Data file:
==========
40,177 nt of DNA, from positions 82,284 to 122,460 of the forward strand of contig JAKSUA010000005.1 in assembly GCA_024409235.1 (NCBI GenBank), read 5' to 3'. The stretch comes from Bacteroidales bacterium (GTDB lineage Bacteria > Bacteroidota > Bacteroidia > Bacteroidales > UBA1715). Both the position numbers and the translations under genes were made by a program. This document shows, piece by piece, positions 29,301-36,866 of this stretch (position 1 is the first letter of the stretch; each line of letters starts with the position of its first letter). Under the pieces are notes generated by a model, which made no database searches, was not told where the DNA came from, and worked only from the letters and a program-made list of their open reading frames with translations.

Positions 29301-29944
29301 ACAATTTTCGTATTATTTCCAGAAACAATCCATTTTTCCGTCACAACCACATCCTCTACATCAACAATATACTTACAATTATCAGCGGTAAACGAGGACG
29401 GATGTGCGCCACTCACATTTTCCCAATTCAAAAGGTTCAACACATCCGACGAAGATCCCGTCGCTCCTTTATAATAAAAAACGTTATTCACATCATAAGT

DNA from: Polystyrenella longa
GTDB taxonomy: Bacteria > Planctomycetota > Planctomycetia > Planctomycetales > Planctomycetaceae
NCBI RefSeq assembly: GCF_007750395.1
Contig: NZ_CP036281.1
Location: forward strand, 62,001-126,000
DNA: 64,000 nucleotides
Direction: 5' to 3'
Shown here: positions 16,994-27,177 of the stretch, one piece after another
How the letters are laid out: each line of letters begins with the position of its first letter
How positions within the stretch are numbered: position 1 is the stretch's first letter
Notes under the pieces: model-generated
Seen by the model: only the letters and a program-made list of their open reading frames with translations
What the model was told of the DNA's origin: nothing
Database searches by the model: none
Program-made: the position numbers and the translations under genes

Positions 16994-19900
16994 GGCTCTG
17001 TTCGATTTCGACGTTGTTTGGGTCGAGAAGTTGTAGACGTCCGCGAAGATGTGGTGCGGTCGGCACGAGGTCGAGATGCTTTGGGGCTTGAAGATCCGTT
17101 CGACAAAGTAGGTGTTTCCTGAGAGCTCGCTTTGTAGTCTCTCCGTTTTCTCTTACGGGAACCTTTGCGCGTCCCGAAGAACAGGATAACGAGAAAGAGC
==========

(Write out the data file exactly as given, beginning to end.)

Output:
40,177 nt of DNA, from positions 82,284 to 122,460 of the forward strand of contig JAKSUA010000005.1 in assembly GCA_024409235.1 (NCBI GenBank), read 5' to 3'. The stretch comes from Bacteroidales bacterium (GTDB lineage Bacteria > Bacteroidota > Bacteroidia > Bacteroidales > UBA1715). Both the position numbers and the translations under genes were made by a program. This document shows, piece by piece, positions 29,301-36,866 of this stretch (position 1 is the first letter of the stretch; each line of letters starts with the position of its first letter). Under the pieces are notes generated by a model, which made no database searches, was not told where the DNA came from, and worked only from the letters and a program-made list of their open reading frames with translations.

Positions 29301-29944
29301 ACAATTTTCGTATTATTTCCAGAAACAATCCATTTTTCCGTCACAACCACATCCTCTACATCAACAATATACTTACAATTATCAGCGGTAAACGAGGACG
29401 GATGTGCGCCACTCACATTTTCCCAATTCAAAAGGTTCAACACATCCGACGAAGATCCCGTCGCTCCTTTATAATAAAAAACGTTATTCACATCATAAGT

DNA from: Polystyrenella longa
GTDB taxonomy: Bacteria > Planctomycetota > Planctomycetia > Planctomycetales > Planctomycetaceae
NCBI RefSeq assembly: GCF_007750395.1
Contig: NZ_CP036281.1
Location: forward strand, 62,001-126,000
DNA: 64,000 nucleotides
Direction: 5' to 3'
Shown here: positions 16,994-27,177 of the stretch, one piece after another
How the letters are laid out: each line of letters begins with the position of its first letter
How positions within the stretch are numbered: position 1 is the stretch's first letter
Notes under the pieces: model-generated
Seen by the model: only the letters and a program-made list of their open reading frames with translations
What the model was told of the DNA's origin: nothing
Database searches by the model: none
Program-made: the position numbers and the translations under genes

Positions 16994-19900
16994 GGCTCTG
17001 TTCGATTTCGACGTTGTTTGGGTCGAGAAGTTGTAGACGTCCGCGAAGATGTGGTGCGGTCGGCACGAGGTCGAGATGCTTTGGGGCTTGAAGATCCGTT
17101 CGACAAAGTAGGTGTTTCCTGAGAGCTCGCTTTGTAGTCTCTCCGTTTTCTCTTACGGGAACCTTTGCGCGTCCCGAAGAACAGGATAACGAGAAAGAGC